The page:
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Welcoming My Immigrant Family

Lloyd is an unusual name for a Korean-American and so I am often asked how I got my name. My parents were immigrants from South Korea in the late ‘60s. When they came to America, they settled in a small California town and struggled with the language, culture, and life. My mom was one of the first foreign nurses the local hospital ever hired. Very soon it became evident that she needed help, especially with her English. So the hospital looked for someone who knew Korean to assist. They found an older couple who had served as missionaries in Korea. This older couple adopted my parents, welcomed them into their church, and helped them adjust to life in America. My parents never forgot their kindness and generosity. When their second child was about to be born, they were hoping for a daughter they could name Grace, after their adoptive mother. But I came out, and so they named me Lloyd after their adoptive father. There were many Christians in that small town, but I am named after the one who welcomed my immigrant parents in the name of Jesus.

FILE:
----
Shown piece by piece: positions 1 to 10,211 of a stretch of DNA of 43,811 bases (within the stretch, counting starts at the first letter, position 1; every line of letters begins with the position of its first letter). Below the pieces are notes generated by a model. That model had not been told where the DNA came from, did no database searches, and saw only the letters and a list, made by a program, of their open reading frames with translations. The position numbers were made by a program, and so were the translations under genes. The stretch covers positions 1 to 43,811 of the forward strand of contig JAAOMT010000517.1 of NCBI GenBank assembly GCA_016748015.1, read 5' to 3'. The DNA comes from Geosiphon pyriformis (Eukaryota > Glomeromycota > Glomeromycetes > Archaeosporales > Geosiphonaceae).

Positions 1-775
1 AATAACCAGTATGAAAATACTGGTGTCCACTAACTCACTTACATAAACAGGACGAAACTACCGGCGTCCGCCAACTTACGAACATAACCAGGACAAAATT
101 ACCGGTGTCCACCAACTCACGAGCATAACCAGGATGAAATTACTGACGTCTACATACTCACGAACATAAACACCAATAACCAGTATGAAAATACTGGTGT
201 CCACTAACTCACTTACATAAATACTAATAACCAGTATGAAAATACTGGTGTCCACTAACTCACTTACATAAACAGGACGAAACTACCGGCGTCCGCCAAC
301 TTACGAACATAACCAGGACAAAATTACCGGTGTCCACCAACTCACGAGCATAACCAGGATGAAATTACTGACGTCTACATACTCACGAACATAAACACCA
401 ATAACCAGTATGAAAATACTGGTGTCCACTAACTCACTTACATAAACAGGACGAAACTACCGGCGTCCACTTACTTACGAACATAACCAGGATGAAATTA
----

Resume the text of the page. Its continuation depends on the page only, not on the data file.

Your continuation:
Now my parents’ difficulties as immigrants only scratch the surface of what many refugees across the globe experience. Their stories are tragic. Who will come alongside them with love and kindness? Who will share with them the gospel of Jesus Christ? Who will welcome them into Christ’s Church? God not only loves the foreigner, but He tells His people to love the foreigner because they too were once foreigners (Deut. 10:18–19). And Jesus Himself knows what it means to be a refugee. His family fled to Egypt to avoid persecution (Matt. 2:13–15). There are more than 65 million displaced people across the world, the most human history has ever known. More than 50 percent of them are children. Will you pray for the refugees here in our country and across the globe? Will you help support our efforts in making disciples among these who long for rest, home, and love that only God can provide?

Making disciples among refugees is not only compassionate, it is strategic. Many will return home to places difficult for missionaries to enter. Many will stay in host countries learning how to minister cross-culturally. Who knows? Perhaps one of their children will be the next coordinator of Mission to the World.

Lloyd Kim is the coordinator of Mission to the World.

 
Lloyd Kim, Reflection Jun 20, 2017
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